A Harris poll for the National Endowment for Financial Education found that financial problems cause more than 70% of U.S. divorces. And it’s likely that financial infidelity contributed to the 8% divorce rate in Indiana. An older couple struggling with financial infidelity could find themselves having a gray divorce.
A divorce is “gray” when the spouses are 50 or older. In 2019, around one out of every four U.S. divorces involved couples at least 50 years old. Some of these >gray divorces occur because of financial infidelity.
Financial infidelity is when one or both spouses lies about or hides financial information. They keep the information from their spouse, the same as when a person has a sexual or emotional affair. And like with sexual or emotional infidelity, financial infidelity can lead to divorce.
Couples engage in this behavior for several reasons. A spouse might feel shame about their financial situation. Or perhaps they feel their spouse is too strict about family spending. It’s also possible a spouse is hiding money because they’re trying to get ahead financially.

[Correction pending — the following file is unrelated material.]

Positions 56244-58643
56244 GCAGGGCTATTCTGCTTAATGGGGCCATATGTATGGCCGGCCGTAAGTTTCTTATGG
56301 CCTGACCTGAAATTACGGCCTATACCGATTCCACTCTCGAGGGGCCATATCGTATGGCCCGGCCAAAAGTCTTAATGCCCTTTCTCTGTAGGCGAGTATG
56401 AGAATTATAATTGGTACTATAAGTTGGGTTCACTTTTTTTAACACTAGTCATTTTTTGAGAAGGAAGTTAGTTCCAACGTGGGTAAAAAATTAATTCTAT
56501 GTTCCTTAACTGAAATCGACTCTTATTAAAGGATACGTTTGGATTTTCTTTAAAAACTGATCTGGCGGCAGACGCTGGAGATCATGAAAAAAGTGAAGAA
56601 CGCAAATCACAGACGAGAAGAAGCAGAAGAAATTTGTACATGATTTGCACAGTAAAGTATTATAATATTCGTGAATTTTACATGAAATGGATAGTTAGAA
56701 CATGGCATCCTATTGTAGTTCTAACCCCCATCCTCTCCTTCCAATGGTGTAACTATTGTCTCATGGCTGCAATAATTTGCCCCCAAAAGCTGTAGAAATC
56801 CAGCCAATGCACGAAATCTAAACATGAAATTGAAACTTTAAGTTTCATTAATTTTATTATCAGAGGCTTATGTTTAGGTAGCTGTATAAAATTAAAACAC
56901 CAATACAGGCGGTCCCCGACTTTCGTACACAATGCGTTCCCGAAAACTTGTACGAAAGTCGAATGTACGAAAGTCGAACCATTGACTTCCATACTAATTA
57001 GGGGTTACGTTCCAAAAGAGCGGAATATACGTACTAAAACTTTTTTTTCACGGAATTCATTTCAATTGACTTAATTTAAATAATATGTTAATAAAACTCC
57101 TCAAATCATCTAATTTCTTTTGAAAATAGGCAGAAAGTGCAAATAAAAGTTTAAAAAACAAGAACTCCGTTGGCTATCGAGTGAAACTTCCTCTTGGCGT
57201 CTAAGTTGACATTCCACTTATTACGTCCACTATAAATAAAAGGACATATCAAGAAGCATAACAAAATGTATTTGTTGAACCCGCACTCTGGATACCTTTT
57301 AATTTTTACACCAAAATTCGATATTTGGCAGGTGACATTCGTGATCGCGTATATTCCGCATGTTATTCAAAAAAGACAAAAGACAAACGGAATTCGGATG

Financial infidelity includes hiding credit card statements or having credit cards in secret. Lying about your spending or income is also financial infidelity. Other acts of financial infidelity include getting loans, opening bank accounts or hiding purchases from your spouse.
The discovery of financial infidelity can cause feelings of resentment, betrayal and distrust. It’s often just as troublesome as sexual or emotional infidelity. But couples who engage in this behavior don’t always get divorced. They might decide to seek therapy and work on their financial problems in an effort to repair the marriage.